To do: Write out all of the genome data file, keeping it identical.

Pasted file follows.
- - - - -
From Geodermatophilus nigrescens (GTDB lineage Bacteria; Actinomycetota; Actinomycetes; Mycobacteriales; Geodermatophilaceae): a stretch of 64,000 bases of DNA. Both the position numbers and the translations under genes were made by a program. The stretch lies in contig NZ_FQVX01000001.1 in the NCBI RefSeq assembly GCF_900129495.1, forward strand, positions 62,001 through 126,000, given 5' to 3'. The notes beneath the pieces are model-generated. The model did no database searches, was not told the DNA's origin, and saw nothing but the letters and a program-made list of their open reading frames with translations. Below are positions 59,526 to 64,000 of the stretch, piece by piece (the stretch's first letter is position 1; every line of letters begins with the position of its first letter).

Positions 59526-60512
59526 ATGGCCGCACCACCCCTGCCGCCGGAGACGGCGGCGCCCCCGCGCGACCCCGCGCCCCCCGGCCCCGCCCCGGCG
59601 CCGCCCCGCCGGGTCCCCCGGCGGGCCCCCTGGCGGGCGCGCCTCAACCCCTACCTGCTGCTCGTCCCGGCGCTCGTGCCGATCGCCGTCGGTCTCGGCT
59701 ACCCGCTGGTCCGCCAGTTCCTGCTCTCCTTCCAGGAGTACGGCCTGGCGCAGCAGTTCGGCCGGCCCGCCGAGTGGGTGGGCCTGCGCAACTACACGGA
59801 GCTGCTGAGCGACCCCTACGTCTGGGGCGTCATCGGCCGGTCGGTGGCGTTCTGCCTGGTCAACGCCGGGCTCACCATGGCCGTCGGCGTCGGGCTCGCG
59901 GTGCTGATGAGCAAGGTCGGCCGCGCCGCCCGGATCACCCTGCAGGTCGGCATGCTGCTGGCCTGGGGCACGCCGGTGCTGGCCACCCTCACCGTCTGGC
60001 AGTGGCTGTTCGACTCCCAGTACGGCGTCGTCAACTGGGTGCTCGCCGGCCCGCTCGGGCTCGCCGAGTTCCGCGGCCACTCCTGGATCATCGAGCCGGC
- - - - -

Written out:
From Geodermatophilus nigrescens (GTDB lineage Bacteria; Actinomycetota; Actinomycetes; Mycobacteriales; Geodermatophilaceae): a stretch of 64,000 bases of DNA. Both the position numbers and the translations under genes were made by a program. The stretch lies in contig NZ_FQVX01000001.1 in the NCBI RefSeq assembly GCF_900129495.1, forward strand, positions 62,001 through 126,000, given 5' to 3'. The notes beneath the pieces are model-generated. The model did no database searches, was not told the DNA's origin, and saw nothing but the letters and a program-made list of their open reading frames with translations. Below are positions 59,526 to 64,000 of the stretch, piece by piece (the stretch's first letter is position 1; every line of letters begins with the position of its first letter).

Positions 59526-60512
59526 ATGGCCGCACCACCCCTGCCGCCGGAGACGGCGGCGCCCCCGCGCGACCCCGCGCCCCCCGGCCCCGCCCCGGCG
59601 CCGCCCCGCCGGGTCCCCCGGCGGGCCCCCTGGCGGGCGCGCCTCAACCCCTACCTGCTGCTCGTCCCGGCGCTCGTGCCGATCGCCGTCGGTCTCGGCT
59701 ACCCGCTGGTCCGCCAGTTCCTGCTCTCCTTCCAGGAGTACGGCCTGGCGCAGCAGTTCGGCCGGCCCGCCGAGTGGGTGGGCCTGCGCAACTACACGGA
59801 GCTGCTGAGCGACCCCTACGTCTGGGGCGTCATCGGCCGGTCGGTGGCGTTCTGCCTGGTCAACGCCGGGCTCACCATGGCCGTCGGCGTCGGGCTCGCG
59901 GTGCTGATGAGCAAGGTCGGCCGCGCCGCCCGGATCACCCTGCAGGTCGGCATGCTGCTGGCCTGGGGCACGCCGGTGCTGGCCACCCTCACCGTCTGGC
60001 AGTGGCTGTTCGACTCCCAGTACGGCGTCGTCAACTGGGTGCTCGCCGGCCCGCTCGGGCTCGCCGAGTTCCGCGGCCACTCCTGGATCATCGAGCCGGC